Originally founded in 1980 as Fulham RLFC, life was never going to be easy for the only professional rugby league club located in southern England, competing with the multitude of teams in this code of rugby’s traditional northern heartland.

Nevertheless, forty years later the club still clings to existence. The name has changed a few times, the team has played games at several different venues around London, while numerous different owners have made genuine attempts to raise the profile of rugby league in the capital. The journey has been long and hard, yet the survival of this club is a great testament to those who have been involved over the years, through the good times and the bad.

These days as the London Broncos, remaining competitive is a constant challenge. After a spell outside the top tier, winning the Million Pound Game in 2018 saw a return to the Super League, although it proved to be brief as the team finished bottom and were relegated. However, there’s the promise of a swift return with the Broncos, who are tipped as one of the favourites for promotion according to the latest rugby league odds for the Championship.

The rise of rugby league in London

The initial buzz which surrounded Fulham RLFC during the early 1980s, with crowds of more than 10,000 attending games at Craven Cottage, eventually declined. After a decade flitting between the top two tiers, a change of name to London Crusaders brought renewed hopes, although financial difficulties almost brought a premature end to the club’s history by the mid-1990s. Fortunately, the Rugby Football League (RFL) stepped in as temporary owners.

Amidst a period of great change for rugby league, Australian outfit Brisbane Broncos identified a great opportunity to gain a foothold in England. They arrived as new owners in 1994 and established an affiliate partnership, while also changing the name again as the team became known as the London Broncos. This also brought positive expectations and a significant increase in crowds, when the club was moved to south London and the Valley Stadium.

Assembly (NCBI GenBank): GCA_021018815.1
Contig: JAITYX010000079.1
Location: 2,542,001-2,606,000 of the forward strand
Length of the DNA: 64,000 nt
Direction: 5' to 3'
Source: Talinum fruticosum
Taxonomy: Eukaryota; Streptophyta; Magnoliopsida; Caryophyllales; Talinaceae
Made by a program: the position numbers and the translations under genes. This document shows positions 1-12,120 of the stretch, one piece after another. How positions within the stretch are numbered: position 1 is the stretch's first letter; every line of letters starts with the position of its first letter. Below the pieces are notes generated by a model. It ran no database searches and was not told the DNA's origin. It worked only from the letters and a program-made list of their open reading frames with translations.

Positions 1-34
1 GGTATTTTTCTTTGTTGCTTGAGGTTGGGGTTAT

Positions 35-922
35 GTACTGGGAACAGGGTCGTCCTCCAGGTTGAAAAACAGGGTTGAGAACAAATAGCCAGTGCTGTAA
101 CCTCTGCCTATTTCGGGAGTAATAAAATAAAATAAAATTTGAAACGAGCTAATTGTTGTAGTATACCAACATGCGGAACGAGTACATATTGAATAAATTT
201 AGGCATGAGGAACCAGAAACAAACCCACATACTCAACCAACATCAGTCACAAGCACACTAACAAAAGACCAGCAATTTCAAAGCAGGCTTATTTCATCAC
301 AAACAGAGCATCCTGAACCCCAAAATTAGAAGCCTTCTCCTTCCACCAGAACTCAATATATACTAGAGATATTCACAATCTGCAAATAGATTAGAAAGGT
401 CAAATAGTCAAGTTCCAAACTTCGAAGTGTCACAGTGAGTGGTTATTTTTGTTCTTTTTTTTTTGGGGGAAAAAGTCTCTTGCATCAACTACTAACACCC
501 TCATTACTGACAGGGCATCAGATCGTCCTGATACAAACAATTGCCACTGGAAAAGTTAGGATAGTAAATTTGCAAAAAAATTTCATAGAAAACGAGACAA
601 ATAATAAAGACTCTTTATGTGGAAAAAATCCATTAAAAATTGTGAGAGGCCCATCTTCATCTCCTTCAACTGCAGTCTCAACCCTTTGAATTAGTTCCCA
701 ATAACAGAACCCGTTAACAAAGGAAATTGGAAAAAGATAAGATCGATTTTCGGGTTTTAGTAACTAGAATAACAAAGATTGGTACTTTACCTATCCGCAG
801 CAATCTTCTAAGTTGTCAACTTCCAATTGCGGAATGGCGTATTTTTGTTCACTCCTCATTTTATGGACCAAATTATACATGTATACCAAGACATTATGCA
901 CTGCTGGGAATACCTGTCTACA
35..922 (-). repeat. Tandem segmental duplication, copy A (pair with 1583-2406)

Super League and the Broncos golden era

With the foundation of the Super League in 1996 and as the RFL switched from winter to summer seasons, the London Broncos were one of the 12 inaugural members of the new top division. Despite playing in the second tier at the time, the RFL believed that continuing to promote their code in the capital was important for the sport, which also sparked a golden era which lasted almost a decade for the Broncos.

The maiden Super League season in 1996 saw the London Broncos finish fourth, before challenging for the title throughout the following 1997 campaign, eventually finishing as runners up to Bradford Bulls. One particular highlight was reaching the last ever Challenge Cup final to be played at the old Wembley Stadium in 1999, although the Broncos were soundly beaten 52-16 by Leeds Rhinos.

Harlequins experiment and gradual decline

Still one of the most competitive teams as the first decade of the Super League era concluded, new ownership brought a partnership with Harlequins Rugby Union Club, along with a new Harlequins Rugby League name. This experiment to combine the efforts of both codes, mainly for commercial success, would ultimately prove fruitless. The team tended to start seasons well, before hitting mid-season collapses and failing to achieve success on the pitch.

By 2012 the Harlequins experiment was over, with the club reverting to their London Broncos name and a renewed image, yet the struggles continued. Financial difficulties contributed to a team that lacked strength and depth, which inevitably led to poor results. After an impressive 19 years of holding its own in the Super League since the competition had begun, the Broncos were eventually relegated from the top tier of rugby league in 2014.

Brighter future for the Broncos

The brief recent return to the Super League has shown that the club remains ambitious. London Broncos are now highly regarded as a team that puts faith in developing club-trained players, investing time and effort in producing homegrown talent. Constant work in the community also aims to continue raising the appeal and profile of rugby league in the capital.

After numerous moves over the years, a fixed abode now seems to have been secured in Ealing, at the Trailfinders Sports Ground, which has already been improved with a return to the rugby league elite in mind. Indeed, the London Broncos remain positive about their future, and while it may be some time before they relive those heady days of success enjoyed in the late 1990s, there’s hope that a sustained return to the Super League is just beyond the horizon.


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